CEO

Citizen Schools Names Emily McCann New CEO

FOR IMMEDIATE RELEASE BOSTON, Mass—February 4, 2016 – Citizen Schools’ National Board Chair, Lawrence H. Summers, announced today that the board has unanimously selected Emily Buxton McCann as the organization’s next Chief Executive Officer. McCann, who has served as Chief Financial Officer, Chief Operating Office and President over her 13 year tenure at Citizen Schools, will assume her new role effective immediately. McCann succeeds Steven M. Rothstein, who, as CEO, led the organization through the leadership transition from Co-Founder Eric Schwarz. Rothstein will continue to serve as a senior advisor to Citizen Schools.

“I am deeply appreciative of Steven’s hard work, innovation and leadership,” Summers said. ”While at Citizen Schools, he played a critical role in expanding the number of students served, improving our financial model, raising our profile in the national discussion of educational policy and attracting strong partners. We look forward to Steven continuing his work as a senior advisor to our organization."

“I am humbled by the board's appointment and the opportunity to lead the next phase of Citizen Schools' efforts to reimagine middle school learning in this country,” said McCann. During her tenure, Citizen Schools has tripled in size and has expanded from a boutique after-school program in Boston to serve students across seven states in 12 districts. McCann has been instrumental in launching new regions, building the organization’s infrastructure and regional support structure, and overseeing growth strategy, business planning, and financial management.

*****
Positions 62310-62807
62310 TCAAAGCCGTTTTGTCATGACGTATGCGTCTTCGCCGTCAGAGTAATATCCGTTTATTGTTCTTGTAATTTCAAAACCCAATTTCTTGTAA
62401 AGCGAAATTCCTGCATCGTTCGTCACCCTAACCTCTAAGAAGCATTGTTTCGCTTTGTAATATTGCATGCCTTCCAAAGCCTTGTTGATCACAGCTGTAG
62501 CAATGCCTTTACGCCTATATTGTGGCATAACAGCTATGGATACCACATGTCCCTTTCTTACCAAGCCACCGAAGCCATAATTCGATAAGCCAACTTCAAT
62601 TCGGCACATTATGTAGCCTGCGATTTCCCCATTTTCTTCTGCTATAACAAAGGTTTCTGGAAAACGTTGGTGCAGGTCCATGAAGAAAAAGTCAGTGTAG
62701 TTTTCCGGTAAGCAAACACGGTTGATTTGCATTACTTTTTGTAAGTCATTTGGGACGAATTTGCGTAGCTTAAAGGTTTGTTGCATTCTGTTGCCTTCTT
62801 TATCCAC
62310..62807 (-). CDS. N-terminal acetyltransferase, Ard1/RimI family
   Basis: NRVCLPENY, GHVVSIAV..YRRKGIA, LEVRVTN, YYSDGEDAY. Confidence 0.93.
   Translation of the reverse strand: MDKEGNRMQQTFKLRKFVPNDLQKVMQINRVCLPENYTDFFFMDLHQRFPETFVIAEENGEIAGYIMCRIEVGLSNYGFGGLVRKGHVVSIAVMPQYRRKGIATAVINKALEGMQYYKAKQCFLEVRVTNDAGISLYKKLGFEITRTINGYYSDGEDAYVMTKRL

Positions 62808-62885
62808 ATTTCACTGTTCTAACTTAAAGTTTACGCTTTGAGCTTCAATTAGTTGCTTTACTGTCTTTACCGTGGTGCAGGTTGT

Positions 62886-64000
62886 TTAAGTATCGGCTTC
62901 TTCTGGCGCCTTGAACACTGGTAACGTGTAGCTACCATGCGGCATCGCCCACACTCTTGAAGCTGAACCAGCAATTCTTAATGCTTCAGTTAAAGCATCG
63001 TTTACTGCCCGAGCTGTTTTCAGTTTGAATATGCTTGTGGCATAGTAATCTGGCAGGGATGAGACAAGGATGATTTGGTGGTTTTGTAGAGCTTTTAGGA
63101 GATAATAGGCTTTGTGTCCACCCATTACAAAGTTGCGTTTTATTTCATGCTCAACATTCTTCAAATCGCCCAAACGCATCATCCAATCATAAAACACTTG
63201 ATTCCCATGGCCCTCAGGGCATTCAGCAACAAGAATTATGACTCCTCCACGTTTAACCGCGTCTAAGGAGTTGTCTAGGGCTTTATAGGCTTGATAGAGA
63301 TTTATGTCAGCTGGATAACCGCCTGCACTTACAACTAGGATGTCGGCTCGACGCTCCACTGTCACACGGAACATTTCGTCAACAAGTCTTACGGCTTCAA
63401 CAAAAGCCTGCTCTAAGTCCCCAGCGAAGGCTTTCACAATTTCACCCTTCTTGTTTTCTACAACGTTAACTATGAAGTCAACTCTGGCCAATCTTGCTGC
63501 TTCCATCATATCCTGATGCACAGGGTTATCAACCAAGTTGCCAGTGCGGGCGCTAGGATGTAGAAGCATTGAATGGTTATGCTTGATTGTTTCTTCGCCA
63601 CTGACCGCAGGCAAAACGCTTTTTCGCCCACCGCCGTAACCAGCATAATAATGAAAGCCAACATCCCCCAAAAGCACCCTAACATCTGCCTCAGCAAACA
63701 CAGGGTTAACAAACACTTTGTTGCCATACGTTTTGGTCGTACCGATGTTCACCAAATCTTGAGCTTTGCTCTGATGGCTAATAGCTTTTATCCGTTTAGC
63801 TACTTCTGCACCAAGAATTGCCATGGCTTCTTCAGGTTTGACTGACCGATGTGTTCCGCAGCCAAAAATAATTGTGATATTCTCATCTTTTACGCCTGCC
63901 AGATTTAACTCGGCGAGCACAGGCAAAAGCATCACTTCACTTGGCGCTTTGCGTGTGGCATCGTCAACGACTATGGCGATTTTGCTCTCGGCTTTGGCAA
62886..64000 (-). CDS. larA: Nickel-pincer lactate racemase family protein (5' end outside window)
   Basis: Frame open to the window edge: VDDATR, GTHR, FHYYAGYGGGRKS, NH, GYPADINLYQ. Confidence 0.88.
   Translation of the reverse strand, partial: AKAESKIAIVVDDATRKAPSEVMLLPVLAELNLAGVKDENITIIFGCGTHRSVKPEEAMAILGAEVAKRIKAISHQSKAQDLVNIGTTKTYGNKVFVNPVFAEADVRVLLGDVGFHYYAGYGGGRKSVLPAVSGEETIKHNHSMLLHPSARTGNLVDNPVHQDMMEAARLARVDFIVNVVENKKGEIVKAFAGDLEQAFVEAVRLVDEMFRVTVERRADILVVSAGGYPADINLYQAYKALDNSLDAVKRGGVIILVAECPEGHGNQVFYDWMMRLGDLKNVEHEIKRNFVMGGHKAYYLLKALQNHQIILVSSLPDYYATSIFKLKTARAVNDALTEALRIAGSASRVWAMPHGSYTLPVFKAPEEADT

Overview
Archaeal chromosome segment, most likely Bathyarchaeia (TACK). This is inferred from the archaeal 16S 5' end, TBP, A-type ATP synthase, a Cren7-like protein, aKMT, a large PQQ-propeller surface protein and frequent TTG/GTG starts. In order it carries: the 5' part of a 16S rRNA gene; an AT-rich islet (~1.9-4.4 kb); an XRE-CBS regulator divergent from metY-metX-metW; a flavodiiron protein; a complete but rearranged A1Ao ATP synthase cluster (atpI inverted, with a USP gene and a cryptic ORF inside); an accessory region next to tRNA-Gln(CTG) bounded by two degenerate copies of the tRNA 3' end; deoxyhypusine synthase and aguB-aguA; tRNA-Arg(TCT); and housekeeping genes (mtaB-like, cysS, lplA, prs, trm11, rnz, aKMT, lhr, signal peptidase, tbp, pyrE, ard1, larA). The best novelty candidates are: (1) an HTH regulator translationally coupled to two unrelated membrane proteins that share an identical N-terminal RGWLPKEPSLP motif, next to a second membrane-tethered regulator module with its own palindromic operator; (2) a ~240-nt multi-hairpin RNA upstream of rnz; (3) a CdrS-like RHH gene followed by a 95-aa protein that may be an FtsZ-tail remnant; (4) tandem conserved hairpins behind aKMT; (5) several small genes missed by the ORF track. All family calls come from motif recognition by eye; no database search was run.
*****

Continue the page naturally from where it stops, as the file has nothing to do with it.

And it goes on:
“As we work to close the opportunity and achievement gap for middle school youth, the board and our staff are excited to embark on Citizen Schools’ next chapter with Emily’s leadership,” continued Summers. “She is uniquely suited to assume this role given her experience, character and deep understanding of Citizen Schools’ students and partners.”

“Our mission of providing quality education to under-served students is both inspiring and uniquely worthy,” shared Rothstein. “I am proud of the work we have done to write the newest chapter of Citizen Schools, but have decided it is best that I transition from the CEO role and I am confident the organization will be in excellent hands with McCann at the helm.”

Prior to joining Citizen Schools, McCann led business planning and development at the Walt Disney Company and served as an analyst in Mergers and Acquisitions at J.P. Morgan. She serves on several national non-profit boards including Teach Plus and Good Sports. She received a Bachelor of Arts from Harvard College and an MBA from Harvard Business School. A seven-time marathoner, McCann lives in Needham, Mass. with her husband Sean, a secondary school history teacher, coach and admissions officer and their four children.

“Steven has helped navigate the organization through the challenges of transition and I am thankful for his energy and his commitment to our mission,” said Co-Founder and former CEO Eric Schwarz. “I am confident that Citizen Schools’ best days lie ahead. Emily is a seasoned, strategic leader whose passion for educational equity and expertise will position Citizen Schools as a leader in serving middle school students.”

Media Contact:  Matt Ellis Ellis Strategies, Inc. matt@ellisstrategies.com | 617-278-6560

About Citizen Schools Citizen Schools is a national nonprofit organization that partners with middle schools to expand the learning day for children in low-income communities. Citizen Schools mobilizes a team of AmeriCorps educators and volunteer “Citizen Teachers” to teach real-world learning projects and provide academic support in order to help all students discover and achieve their dreams. For more information, please visit http://www.citizenschools.org/

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Expanded Learning Time Panel Discusses How Community Partners Can Make an Impact for Students